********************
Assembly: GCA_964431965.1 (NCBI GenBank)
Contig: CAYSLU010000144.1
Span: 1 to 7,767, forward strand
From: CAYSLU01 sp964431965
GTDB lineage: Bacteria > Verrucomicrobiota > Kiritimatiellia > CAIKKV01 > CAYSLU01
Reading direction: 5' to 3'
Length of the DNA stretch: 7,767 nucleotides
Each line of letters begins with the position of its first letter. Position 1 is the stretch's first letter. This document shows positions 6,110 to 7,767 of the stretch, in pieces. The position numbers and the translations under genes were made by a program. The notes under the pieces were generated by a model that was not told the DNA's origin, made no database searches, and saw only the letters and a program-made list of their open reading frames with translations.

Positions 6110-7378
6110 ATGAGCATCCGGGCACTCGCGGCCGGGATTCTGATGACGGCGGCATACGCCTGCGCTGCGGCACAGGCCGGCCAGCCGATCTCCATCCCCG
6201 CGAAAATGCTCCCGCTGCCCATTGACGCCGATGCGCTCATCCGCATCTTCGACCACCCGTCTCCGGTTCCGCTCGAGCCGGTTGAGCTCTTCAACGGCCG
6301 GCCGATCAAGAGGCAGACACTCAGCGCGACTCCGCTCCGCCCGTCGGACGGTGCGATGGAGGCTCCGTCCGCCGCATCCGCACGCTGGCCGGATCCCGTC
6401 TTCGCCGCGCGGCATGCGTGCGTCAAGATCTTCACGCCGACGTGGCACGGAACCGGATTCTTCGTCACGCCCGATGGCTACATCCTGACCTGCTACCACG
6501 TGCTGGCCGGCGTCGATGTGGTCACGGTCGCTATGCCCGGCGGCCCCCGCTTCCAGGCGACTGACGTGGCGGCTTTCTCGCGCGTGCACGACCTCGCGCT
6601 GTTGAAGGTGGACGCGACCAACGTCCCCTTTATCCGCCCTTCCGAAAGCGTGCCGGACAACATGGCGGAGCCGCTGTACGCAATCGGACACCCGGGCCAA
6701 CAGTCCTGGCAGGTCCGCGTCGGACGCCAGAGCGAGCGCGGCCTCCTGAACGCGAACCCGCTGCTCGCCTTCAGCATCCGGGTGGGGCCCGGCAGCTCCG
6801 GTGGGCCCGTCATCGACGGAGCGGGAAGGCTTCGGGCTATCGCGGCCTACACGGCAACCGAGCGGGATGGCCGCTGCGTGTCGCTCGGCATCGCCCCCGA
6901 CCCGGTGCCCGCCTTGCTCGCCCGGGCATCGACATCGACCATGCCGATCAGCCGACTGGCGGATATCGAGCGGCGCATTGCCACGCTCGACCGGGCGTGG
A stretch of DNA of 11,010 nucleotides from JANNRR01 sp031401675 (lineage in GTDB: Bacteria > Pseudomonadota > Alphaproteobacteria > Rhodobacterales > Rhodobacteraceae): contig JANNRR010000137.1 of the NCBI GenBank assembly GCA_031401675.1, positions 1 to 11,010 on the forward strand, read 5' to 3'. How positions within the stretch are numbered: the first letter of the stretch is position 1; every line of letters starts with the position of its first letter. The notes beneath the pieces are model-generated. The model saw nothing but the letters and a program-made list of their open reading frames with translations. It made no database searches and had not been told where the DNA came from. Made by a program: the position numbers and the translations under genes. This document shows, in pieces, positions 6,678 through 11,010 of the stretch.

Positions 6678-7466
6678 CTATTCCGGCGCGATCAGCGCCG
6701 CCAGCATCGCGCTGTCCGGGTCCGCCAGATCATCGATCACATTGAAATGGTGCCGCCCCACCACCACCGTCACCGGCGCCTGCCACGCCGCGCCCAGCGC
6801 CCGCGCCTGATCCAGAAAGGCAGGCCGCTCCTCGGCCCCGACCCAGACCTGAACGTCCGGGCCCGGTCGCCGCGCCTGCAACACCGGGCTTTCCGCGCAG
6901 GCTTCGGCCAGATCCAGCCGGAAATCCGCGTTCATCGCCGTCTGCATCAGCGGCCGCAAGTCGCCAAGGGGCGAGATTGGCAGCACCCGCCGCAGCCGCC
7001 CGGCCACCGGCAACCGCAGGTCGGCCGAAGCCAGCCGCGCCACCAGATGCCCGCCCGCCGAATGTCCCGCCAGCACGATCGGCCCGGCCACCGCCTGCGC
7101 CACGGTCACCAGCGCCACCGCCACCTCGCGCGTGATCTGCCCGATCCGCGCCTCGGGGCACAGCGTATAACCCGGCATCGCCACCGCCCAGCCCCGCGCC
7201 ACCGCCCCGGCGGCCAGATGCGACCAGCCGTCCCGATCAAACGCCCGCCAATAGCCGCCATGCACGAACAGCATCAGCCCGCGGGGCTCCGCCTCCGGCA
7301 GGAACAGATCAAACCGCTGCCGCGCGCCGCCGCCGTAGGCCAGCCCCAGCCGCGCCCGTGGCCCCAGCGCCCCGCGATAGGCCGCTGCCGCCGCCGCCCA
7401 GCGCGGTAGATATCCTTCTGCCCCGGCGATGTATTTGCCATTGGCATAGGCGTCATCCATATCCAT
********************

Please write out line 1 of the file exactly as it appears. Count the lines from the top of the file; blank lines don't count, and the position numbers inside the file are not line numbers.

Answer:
Assembly: GCA_964431965.1 (NCBI GenBank)